The venturers work in a rotation of three phases changing there teams every phase so they are always working with different people. The three phases were as follows:
Repaired and built elephant-proof trenches with solar-powered fences for two communities in the state of Karnataka, helping protect precious habitat, boost the income of struggling farmers and decreasing human – elephant conflict.
Built five tribal house and 24 eco-sanitation units for two villages in the states of Tamil Nadu & Karnataka, greatly improving the living conditions and lives of the tribal and scheduled caste communities.
Completed exciting and challenging adventures that included trekking, rafting, cycling and survival skills in remote and wilderness environments in the state of Kerala.
The adventure phase involves trekking 200Km across the Kerala mountain ranges, carrying all of their own equipment and rations with them. I thought this was possibly the least worth while phase but that was before I took part in it. When you stretch people to push themselves harder than they ever thought possible they learn what they are capable off personally and what it is like to be part of a successful team, a sense of achievement that you can never take away. The adventure phase is a real leveler the partnership guys see that they are as good as those from more salubrious backgrounds and visa versa. I joined two separate trek groups for a week as a project manager. On each trip I witnesses surprising differences in the venturers. They also get an amazing chance to see the country they are working in and get a greater understanding of it. Living with very little for 19 days truly shows how you can survive without all the luxuries of modern living and shows you how hard life can be for those communities we were working with on other phases. This phase truly gave you an understanding of yourself your peers and India.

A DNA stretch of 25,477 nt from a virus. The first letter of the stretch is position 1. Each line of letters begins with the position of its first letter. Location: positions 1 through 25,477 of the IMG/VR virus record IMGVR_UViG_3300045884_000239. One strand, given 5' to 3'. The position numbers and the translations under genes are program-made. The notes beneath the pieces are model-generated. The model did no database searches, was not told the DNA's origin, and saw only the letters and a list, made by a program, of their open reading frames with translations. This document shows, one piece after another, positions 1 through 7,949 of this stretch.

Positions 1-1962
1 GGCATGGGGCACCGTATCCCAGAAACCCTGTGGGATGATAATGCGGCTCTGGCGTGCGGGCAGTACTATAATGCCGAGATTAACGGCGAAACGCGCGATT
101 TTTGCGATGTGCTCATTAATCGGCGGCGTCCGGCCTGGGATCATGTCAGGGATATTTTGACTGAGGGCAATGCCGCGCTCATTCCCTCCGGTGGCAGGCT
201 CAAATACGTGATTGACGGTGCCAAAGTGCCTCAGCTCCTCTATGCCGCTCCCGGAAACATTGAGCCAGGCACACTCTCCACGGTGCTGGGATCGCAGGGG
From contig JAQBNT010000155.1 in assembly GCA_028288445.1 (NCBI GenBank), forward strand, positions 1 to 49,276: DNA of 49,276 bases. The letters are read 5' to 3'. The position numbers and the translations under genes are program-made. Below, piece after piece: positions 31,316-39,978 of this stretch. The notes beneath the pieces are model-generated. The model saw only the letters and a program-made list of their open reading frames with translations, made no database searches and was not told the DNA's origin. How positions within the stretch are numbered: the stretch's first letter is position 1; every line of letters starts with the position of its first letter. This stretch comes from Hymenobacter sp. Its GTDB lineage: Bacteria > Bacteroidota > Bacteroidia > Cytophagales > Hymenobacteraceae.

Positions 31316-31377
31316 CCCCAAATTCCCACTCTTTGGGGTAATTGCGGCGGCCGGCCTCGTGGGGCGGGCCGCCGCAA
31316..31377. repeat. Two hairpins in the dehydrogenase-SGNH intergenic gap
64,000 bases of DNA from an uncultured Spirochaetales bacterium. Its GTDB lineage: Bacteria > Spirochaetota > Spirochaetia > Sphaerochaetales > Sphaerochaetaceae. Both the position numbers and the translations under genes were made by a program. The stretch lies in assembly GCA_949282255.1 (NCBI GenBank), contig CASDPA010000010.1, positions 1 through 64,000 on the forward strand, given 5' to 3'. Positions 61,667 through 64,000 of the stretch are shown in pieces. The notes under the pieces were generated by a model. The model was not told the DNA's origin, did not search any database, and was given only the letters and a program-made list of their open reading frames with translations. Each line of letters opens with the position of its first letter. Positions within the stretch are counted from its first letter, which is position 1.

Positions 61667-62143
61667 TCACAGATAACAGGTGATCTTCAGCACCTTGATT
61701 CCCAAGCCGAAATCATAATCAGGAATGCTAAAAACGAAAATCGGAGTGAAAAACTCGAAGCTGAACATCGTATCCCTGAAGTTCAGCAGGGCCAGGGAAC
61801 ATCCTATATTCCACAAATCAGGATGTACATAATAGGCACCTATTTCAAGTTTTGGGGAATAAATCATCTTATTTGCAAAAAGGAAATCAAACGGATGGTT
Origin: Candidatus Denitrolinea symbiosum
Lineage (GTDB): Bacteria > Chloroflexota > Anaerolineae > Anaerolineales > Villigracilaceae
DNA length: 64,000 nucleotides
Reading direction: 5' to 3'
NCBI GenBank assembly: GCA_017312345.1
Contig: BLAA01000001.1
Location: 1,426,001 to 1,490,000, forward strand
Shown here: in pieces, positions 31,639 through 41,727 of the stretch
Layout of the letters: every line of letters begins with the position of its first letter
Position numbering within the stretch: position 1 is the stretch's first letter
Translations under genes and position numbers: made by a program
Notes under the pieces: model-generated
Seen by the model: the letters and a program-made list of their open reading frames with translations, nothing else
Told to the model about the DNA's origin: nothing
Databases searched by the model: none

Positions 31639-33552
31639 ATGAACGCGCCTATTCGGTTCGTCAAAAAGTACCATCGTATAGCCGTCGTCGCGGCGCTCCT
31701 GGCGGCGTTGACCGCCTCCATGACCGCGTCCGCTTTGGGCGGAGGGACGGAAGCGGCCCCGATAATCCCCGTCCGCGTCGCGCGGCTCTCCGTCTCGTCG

For me personally the most worthwhile project was the Little Doctors Project started by my friend and country program manager Anna Tate. Hygiene is the biggest killer in India and by just doing something as simple as teaching the children to wash their hands can save lives. I was revisiting one village where we had taught the village school how to wash and in the distance we saw two elderly ladies washing their hands in the same way, they were really excited to show us what they had learned from their children. This was a sweet moment for us, a tangible example that the program was working. You can read all about this program and see the images here (Little Doctors Program Blog)
I’d like to thank all who sponsored me in the various events I put on to raise the funds to enable myself and others to have this truly humbling experience.
You can view some of my Raleigh Project work by following the link : Facebook Slide Shows
It was my plan to blog every week while I was away but I was so consumed by the work we were doing there that it wasn’t possible and although I wrote my diary weekly looking back at it now it’s hard to collate it into one blog post. If you want a blow-by-blow account of everything check out the Raleigh blogs skillfully written by my counterpart Polly Carpenter and guests and mainly illustrated by me, although some of the guest photographers were pretty good too.